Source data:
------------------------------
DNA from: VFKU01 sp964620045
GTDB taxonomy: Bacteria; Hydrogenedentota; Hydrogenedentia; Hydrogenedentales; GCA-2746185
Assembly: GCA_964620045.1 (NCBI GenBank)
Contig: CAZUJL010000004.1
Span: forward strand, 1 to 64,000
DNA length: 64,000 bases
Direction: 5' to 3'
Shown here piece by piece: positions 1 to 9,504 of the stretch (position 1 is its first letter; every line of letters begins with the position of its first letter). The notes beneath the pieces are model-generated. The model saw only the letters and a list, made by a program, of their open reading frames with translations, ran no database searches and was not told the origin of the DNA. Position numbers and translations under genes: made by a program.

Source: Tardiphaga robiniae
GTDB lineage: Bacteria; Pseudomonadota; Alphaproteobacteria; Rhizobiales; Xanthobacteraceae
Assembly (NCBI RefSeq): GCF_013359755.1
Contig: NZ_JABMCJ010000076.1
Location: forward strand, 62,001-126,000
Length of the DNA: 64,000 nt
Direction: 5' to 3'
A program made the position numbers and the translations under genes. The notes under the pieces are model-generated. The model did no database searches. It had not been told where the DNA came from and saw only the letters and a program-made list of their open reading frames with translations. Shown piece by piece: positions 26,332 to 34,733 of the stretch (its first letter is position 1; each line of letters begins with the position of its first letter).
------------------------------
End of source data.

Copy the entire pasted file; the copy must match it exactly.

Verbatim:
DNA from: VFKU01 sp964620045
GTDB taxonomy: Bacteria; Hydrogenedentota; Hydrogenedentia; Hydrogenedentales; GCA-2746185
Assembly: GCA_964620045.1 (NCBI GenBank)
Contig: CAZUJL010000004.1
Span: forward strand, 1 to 64,000
DNA length: 64,000 bases
Direction: 5' to 3'
Shown here piece by piece: positions 1 to 9,504 of the stretch (position 1 is its first letter; every line of letters begins with the position of its first letter). The notes beneath the pieces are model-generated. The model saw only the letters and a list, made by a program, of their open reading frames with translations, ran no database searches and was not told the origin of the DNA. Position numbers and translations under genes: made by a program.

Source: Tardiphaga robiniae
GTDB lineage: Bacteria; Pseudomonadota; Alphaproteobacteria; Rhizobiales; Xanthobacteraceae
Assembly (NCBI RefSeq): GCF_013359755.1
Contig: NZ_JABMCJ010000076.1
Location: forward strand, 62,001-126,000
Length of the DNA: 64,000 nt
Direction: 5' to 3'
A program made the position numbers and the translations under genes. The notes under the pieces are model-generated. The model did no database searches. It had not been told where the DNA came from and saw only the letters and a program-made list of their open reading frames with translations. Shown piece by piece: positions 26,332 to 34,733 of the stretch (its first letter is position 1; each line of letters begins with the position of its first letter).